The MSU Sociolinguistics Lab was well represented at the NWAV 51 conference at Queens College, New York, October 13-15, 2023. We had presentations on some of our first analyses of linguistic data from the MI Diaries project: Dr. Betsy Sneller presented as first author on a talk about Michigan English vowel change in apparent time, and Linguistics PhD students Adam Barnhardt and Yongqing Ye presented their doctoral qualifying paper research on adolescent stance-taking and vowel nasalization respectively. In addition, we had a poster that described our experience of building the MI Diaries ‘brand’ over the last three years. We were pleased to include new first year Second Language Studies student Shannon Harasta, who presented her MA thesis research (Southern Illinois University, Carbondale) on queer individuals’ sense of (dis)comfort with various audiences. And it would not be NWAV without a gathering of MSU Socio Lab alumni and associates, such as Dr. Monica Nesbitt (U Indiana Bloomington), Jack Rechsteiner (U Pittsburgh), Chun-Yi Peng (Borough of Manhattan Community College) and Jayce Garner (Pomona College and MI Diaries NSF-REU 2022).
Five current and former members of the Sociolinguistics Lab have had papers accepted to NWAV 51, the premier North American conference on language variation and change! NWAV 51 will take place October 13-15 at Queens College, CUNY. * indicates a graduate student
Jack Rechsteiner (Linguistics M.A.) and Betsy Sneller recently had a paper accepted to ICPhS (International Congress of Phonetic Sciences) for a poster presentation. The paper is titled “The impact of social information on VOT shadowing by nonbinary speakers”. The conference will be hosted in Prague, Czech Republic on August 7-11, 2023.
Congratulations, Jack and Betsy!
On April 14th, undergraduate Sociolinguistics Lab members Caroline Zackerman, Whitney Kuta, Mikayla Thompson, Newt Kelbley and Zach Sebree presented their posters at the 2023 Michigan State University Undergraduate Research and Arts Forum (UURAF). Our presenters discussed their projects with a general audience, interacted with visitors, and answered questions about their research. Congratulations to our UURAF presenters!
A couple of summers ago, members of the Socio Lab got into a heated side-discussion about the pragmatics of adverbial lowkey, as in:
- I lowkey like pineapple on pizza.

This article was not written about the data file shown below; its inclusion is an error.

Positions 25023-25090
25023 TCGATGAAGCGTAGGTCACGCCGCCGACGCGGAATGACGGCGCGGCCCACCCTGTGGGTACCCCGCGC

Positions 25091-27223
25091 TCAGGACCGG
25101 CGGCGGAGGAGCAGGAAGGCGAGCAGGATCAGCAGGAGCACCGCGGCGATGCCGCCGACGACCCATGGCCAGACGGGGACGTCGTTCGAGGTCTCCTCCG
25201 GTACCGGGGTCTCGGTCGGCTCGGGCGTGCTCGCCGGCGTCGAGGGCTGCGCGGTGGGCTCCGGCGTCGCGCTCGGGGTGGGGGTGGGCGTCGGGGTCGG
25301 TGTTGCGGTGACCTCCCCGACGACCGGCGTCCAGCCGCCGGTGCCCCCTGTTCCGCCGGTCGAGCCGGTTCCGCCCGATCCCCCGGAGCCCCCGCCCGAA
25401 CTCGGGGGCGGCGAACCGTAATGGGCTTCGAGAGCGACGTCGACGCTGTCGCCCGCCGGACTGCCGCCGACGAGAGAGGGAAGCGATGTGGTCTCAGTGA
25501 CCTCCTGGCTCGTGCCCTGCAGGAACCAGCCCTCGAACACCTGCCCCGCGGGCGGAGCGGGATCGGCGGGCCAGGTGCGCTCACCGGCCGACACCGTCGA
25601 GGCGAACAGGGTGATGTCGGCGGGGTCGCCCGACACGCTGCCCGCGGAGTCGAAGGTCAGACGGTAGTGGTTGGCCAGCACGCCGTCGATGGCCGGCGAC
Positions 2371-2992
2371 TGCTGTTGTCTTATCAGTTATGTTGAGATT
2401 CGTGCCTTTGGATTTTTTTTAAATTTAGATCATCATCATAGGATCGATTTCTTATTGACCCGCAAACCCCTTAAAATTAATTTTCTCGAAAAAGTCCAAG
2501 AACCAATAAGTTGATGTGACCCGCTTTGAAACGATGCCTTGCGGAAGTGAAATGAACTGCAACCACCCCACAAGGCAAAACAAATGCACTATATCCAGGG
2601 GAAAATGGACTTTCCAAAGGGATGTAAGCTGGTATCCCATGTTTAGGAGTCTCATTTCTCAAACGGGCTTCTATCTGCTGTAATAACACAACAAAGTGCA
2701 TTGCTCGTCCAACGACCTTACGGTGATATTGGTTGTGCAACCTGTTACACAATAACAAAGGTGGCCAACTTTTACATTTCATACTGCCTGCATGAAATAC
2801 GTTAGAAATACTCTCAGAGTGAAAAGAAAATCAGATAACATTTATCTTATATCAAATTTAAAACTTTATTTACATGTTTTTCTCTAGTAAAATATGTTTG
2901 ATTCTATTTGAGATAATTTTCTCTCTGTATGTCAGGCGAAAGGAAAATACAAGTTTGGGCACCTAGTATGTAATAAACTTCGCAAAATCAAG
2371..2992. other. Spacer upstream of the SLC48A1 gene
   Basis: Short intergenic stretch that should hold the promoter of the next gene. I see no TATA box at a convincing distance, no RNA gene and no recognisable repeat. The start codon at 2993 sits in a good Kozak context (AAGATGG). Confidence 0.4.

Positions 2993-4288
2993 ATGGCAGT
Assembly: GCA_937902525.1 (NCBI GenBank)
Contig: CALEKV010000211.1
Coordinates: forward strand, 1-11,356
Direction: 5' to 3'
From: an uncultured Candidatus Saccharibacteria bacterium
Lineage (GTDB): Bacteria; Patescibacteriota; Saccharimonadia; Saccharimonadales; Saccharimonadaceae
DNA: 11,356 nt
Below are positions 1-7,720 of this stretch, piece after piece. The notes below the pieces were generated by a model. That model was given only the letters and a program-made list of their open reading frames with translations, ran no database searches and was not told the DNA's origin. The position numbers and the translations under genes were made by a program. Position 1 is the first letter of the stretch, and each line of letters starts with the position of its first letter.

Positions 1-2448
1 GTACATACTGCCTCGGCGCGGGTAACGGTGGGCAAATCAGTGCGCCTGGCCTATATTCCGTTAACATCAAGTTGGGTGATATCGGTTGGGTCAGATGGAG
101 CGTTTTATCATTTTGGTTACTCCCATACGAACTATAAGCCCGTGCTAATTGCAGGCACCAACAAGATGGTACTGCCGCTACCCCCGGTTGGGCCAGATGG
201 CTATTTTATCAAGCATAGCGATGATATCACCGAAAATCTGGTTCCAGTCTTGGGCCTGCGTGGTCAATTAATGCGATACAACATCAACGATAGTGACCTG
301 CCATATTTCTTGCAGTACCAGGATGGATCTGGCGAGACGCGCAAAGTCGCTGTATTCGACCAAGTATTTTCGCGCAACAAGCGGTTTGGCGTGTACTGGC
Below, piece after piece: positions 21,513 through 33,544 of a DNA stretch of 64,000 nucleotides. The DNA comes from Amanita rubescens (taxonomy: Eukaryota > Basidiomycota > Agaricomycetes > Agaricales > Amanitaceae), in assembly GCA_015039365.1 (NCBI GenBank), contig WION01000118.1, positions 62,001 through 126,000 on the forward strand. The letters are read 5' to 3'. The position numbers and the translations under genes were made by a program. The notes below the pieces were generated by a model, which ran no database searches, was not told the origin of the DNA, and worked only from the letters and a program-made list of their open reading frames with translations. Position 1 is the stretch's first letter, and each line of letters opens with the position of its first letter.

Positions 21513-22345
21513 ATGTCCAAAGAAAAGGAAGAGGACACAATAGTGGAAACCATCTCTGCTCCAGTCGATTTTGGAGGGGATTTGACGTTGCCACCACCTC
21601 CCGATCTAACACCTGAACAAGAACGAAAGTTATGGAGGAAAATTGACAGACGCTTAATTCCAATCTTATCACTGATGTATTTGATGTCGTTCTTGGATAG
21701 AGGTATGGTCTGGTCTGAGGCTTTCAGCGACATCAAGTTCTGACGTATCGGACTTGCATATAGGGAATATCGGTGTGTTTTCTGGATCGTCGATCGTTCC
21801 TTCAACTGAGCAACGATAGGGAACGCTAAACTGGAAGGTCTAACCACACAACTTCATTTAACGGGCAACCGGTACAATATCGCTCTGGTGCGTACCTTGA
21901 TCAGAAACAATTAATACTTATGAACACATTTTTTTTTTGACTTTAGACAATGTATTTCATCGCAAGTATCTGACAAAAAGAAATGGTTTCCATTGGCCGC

- Lowkey I’m hoping the Cavs will lose.
There was debate about whether sentences like this were grammatical for each of us (they mostly weren’t for anyone over 30), and whether the lowkey meant ‘secret’, ‘kinda’, or a whole bunch of other things (here the group split even more finely, undergrads vs grads). Danielle Brown, an undergraduate at the time, decided to investigate further for her senior thesis. She learned that there was no published research on adverbial lowkey, but that undergraduates at two other institutions had conducted some investigations of their own. By coincidence, they were the students of MSU PhD alumni Ai Taniguchi (Carleton University) and Greg Johnson (then at Louisiana State University). Danielle built on their work and fielded a judgment survey to friends and family in her social network. Respondents were presented with sentences like (1) and (2) above, and given a list of possible adverbial substitutions for lowkey such as honestly and discourse particles such as well. Danielle discovered that when lowkey is in sentence-initial position, as in (2) above, people often selected discourse particle substititons. This aligned with an intuition expressed by some students in the lab that low key in sentence-initial position is already becoming semantically bleached, becoming similar to sentence-initial like e.g. Like I’m hoping the Cavs will lose.
After her BA graduation, Danielle teamed up with MA Linguistics student Morgan Momberg to refine her survey and field it to a much larger number of respondents. This time they considered the effect of the ‘popularity’ on the interpretation of lowkey. They presented their results in a talk titled Lowkey opinion or lowkey fact: Exploring the acceptability of sentence-initial lowkey at the annual meeting of the American Dialect Society in New Orleans in January 2020. As they report in their abstract,
The emerging adverbial use of lowkey has received little attention, especially in sentence-initial position. In a judgment survey (N=52), respondents rated the felicitousness of sentence-initial lowkey in fictional scenarios across three conditions we call ‘unpopular’, ‘popular’ and ‘factual’. As hypothesized, lowkey was most felicitous with unpopular opinions, e.g. Lowkey this lasagna tastes awful in a scenario where everyone eats lasagna, followed by popular opinions e.g. Lowkey this lasagna tastes amazing, and factual statements e.g. Lowkey everyone is eating lasagna. Our survey results suggests possible pragmatic variance in the use of sentence-initial lowkey.